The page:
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Haiti’s Children and Poor Pay Price of Embargo

November 6, 1993

PORT-AU-PRINCE, Haiti (AP) _ At 18 months, Kattia has limbs like twigs and large, listless eyes that don’t focus or smile. But she’s gained weight, up to 11 pounds now, and is one of the lucky ones.

She’s probably going to make it. But not all the others will.

Health workers say the United Nations oil embargo that went into effect Oct. 19 is shredding an already fragile health system and hitting the poorest and youngest the hardest.

″There is no gas and many of the parents who bring their children come from far away on foot,″ said Dr. Marie Francisque, who runs the Grace Childrens’ Hospital here.

Vaccination clinics have been canceled and epidemics of measles and other illnesses are setting in.

The hospital, which specializes in tuberculosis, typically loses about 14 children in six months. The rate now is running nearly twice that.

Fifteen percent of those who come here die in the first week. After treatment starts the rate greatly improves - but that treatment is getting harder to provide.

Francisque and others say the economy has been destroyed by this embargo and previous ones. ″It is wrong to think the economy and the health system aren’t related,″ she said.

The parents ″cannot afford the tap-taps (small public vans) and they get here too late, too late,″ she said during an interview at the hospital.

″Health is no longer a priority here, people bring their children in the last stages of diseases. We cannot do miracles, we are not God.″

The embargo was intended to force Haiti’s military to give up power and ease the way for exiled President Jean-Bertrand Aristide to return.

But like most embargoes, it has its unintended victims.

″It is sad, very sad to see what we have achieved over the years lost in this way, and all in the name of democracy,″ she said.

Haiti already has an extremely high infant mortality rate. The latest figures indicate about 11 of every 100 children don’t see their first birthday.

In the United States, by comparison, the infant mortality rate last year was about 8.5 per 1,000 live births.

The first two years of the embargo claimed an estimated 10,000 Haitian lives. But many more weakened by malnutrition and other side-effects have died since. The embargo was suspended briefly and resumed last month.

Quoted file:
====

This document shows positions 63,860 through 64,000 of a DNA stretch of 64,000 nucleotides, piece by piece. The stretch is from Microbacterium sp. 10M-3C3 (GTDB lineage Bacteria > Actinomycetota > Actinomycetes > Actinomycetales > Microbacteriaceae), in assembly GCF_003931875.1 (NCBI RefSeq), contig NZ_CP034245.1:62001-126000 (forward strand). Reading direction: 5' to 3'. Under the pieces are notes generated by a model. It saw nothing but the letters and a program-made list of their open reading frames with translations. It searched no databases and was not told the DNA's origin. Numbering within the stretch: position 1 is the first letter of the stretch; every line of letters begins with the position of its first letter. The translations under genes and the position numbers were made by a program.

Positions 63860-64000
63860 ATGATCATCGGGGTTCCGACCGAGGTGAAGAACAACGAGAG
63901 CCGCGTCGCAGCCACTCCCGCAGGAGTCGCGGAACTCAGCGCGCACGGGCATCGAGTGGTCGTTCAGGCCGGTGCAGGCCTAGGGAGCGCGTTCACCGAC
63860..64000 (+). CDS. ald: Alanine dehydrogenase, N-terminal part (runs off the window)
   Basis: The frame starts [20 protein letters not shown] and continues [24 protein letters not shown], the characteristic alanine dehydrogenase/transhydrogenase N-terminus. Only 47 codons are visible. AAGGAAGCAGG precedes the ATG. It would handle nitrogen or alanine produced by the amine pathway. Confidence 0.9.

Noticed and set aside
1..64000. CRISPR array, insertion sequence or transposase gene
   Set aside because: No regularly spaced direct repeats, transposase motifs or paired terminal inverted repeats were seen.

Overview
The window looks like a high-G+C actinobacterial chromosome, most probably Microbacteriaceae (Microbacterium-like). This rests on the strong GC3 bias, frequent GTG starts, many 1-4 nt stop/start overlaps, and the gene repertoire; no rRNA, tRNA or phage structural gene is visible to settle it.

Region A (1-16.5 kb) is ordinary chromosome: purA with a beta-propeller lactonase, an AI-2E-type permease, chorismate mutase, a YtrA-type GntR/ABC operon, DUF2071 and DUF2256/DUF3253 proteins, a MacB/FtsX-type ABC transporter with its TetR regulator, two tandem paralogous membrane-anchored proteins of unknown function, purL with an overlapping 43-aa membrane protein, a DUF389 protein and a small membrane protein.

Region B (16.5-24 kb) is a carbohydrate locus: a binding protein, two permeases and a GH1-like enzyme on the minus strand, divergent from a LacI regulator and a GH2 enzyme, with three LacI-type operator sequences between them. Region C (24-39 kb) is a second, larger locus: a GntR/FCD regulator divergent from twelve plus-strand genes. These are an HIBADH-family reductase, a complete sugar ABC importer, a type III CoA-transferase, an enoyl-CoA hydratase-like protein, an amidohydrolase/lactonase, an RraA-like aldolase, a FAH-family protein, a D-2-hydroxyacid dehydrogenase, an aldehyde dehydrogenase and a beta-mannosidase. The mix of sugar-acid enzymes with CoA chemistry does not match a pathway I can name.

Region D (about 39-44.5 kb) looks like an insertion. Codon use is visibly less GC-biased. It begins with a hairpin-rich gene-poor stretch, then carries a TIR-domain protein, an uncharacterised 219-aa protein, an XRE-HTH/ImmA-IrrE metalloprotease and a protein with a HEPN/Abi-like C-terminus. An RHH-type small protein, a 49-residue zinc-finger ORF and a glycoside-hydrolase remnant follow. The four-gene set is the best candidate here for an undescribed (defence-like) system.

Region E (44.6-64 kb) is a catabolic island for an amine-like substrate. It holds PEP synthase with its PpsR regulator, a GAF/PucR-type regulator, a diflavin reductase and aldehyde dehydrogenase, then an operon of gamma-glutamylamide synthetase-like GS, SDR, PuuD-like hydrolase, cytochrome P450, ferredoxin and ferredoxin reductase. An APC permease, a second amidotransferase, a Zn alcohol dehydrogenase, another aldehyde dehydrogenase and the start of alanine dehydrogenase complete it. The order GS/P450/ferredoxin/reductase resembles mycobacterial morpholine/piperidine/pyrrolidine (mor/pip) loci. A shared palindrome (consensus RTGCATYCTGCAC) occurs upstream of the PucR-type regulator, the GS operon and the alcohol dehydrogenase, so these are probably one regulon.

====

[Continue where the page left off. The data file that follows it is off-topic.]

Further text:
Dr. Jean-Claude Delval, a representative of SOS Children Without Borders, said that until August, his group had provided 20,000 children in 80 schools what often was their only meal of the day.

But now, there is no gasoline to distribute the food.

The Aristide government has said there are no complaints, that people are willing to put up with the hardships to get their president back and that a lack of basic medical care always has been a problem.

Aristide last month asked the United Nations for a total commercial blockade.

″Every day I hear complaints about the embargo as I cross the country,″ Delval said. ″Aristide’s popularity may have increased but its intensity has dropped.″

Businessman and political commentator Jean-Claude Roy questioned the ultimate goal of the embargo.

″What is the aim of the sanctions?″ asked Roy, who is close to army leaders. ″The international community is wrong-headed if it thinks the people are going to rise up against the army. The sanctions are turning the international community into an enemy of the people.″

Francisque said tradition also plays a role in the effects of the embargo.

″We tell them that their children are very sick, that they should stay here. But they ask if the embargo is a white voodoo, with big planes coming to kill them. They don’t realize what an embargo is.″

Meanwhile, supply and demand has driven the price of basic drugs up 100 percent in recent weeks, the doctor said. And because the government cannot buy them, it’s up to the patients to pay for drugs.

Only weapons and oil, not drugs, are covered by the embargo. But Francisque said a ship, the Kirk Trader, failed to arrive last month because of the embargo and its cargo included a container of badly needed medicine.

Francisque said more mothers are abandoning their children at the clinics, leaving medics to find space for them in crowded orphanages.

Kattia, who was near death, was brought in by relatives a month ago after her mother died. If the relatives don’t come back, Kattia will be placed in an orphanage.

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